Since the first leg of the European on AIR Tour wrapped up, I have had some time to take some time and research / play around with some new technologies. In particular, I have been looking into the HTML 5 draft spec, as well as some of the work that Google has been doing with Google Gears.
One thing I have been watching closely around the HTML 5 draft is the implementation of the VIDEO element / tag. This is basically a tag that would allow browsers to implement video support. However, at least based on the current draft, there is no requirement that browsers support the same codecs. From the spec:
It would be helpful for interoperability if all browsers could support the same codecs. However, there are no known codecs that satisfy all the current players: we need a codec that is known to not require per-unit or per-distributor licensing, that is compatible with the open source development model, that is of sufficient quality as to be usable, and that is not an additional submarine patent risk for large companies. This is an ongoing issue and this section will be updated once more information is available.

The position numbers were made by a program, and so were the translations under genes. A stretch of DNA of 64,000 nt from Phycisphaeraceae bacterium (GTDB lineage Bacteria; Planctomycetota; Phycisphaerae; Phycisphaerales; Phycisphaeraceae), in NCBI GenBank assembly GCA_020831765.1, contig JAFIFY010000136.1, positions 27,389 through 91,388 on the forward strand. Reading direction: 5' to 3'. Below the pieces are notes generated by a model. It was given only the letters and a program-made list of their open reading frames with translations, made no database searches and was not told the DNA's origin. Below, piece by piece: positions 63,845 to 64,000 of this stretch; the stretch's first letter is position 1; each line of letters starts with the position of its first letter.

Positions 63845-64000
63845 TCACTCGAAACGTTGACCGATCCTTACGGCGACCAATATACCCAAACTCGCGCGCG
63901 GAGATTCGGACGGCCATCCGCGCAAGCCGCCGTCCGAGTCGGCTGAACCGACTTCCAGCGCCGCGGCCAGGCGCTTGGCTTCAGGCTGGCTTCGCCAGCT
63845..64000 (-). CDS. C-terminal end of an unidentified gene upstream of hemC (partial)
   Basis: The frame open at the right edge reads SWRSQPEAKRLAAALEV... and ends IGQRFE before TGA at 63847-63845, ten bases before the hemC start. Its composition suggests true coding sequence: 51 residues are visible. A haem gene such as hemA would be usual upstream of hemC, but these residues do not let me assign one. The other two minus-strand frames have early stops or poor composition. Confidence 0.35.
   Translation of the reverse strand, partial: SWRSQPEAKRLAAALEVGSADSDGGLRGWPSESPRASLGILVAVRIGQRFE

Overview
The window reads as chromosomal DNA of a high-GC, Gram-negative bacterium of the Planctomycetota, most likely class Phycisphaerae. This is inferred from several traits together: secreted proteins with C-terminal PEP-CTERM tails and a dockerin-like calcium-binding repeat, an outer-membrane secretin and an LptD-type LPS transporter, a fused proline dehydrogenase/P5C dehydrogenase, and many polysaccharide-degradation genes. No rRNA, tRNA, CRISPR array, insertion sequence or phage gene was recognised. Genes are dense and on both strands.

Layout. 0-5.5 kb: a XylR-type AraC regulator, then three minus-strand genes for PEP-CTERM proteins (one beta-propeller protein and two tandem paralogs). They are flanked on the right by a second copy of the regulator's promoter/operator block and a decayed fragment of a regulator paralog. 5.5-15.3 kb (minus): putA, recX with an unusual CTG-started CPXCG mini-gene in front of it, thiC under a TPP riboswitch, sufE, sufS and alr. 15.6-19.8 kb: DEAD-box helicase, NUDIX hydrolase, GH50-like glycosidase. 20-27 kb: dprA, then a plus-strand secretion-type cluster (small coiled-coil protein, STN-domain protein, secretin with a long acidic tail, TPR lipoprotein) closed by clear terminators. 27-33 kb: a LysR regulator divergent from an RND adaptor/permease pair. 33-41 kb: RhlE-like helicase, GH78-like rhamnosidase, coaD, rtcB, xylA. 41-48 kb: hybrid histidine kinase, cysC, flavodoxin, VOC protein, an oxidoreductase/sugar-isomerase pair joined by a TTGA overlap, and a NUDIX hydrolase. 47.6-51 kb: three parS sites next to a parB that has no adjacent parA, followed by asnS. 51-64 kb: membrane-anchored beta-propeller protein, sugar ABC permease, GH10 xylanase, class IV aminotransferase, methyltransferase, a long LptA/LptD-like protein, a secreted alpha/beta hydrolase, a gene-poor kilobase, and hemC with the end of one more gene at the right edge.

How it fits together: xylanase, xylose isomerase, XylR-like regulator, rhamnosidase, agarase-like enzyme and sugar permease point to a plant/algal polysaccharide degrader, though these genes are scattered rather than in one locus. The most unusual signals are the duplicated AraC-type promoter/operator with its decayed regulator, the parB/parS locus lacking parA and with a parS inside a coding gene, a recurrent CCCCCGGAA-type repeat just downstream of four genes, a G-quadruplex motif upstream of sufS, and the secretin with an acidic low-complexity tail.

Which in part means that developers may have to encode the video in different formats depending on which browsers they wanted to support.
I have also been following some of the work that Google is doing around Google Gears, and have been particularly interested in some of their talk about how they aim to implement parts of HTML 5 within Google Gears. By doing so, they can implement features quicker, and can ensure that they work consistently across browsers.
I have put together a simple proof of concept that shows that this should be possible.
Here is the markup used to display the video:
Basically, this parses out VIDEO element / tag and its attributes, and replaces it with the appropriate OBJECT or EMBED element to display a Flash video player that loads the specified video. It has support for playing back both h264 content and FLVs.
Currently the following VIDEO attributes are implemented:
The tricky part will be cleanly implementing the VIDEO DOM scripting API, although I believe that that should also be possible.
Again, this is just a proof of concept, and regardless of what is done with the VIDEO element in the HTML 5 draft, it shows how SWFObject could be extended to make it even easier to deploy Flash content (by using HTML markup).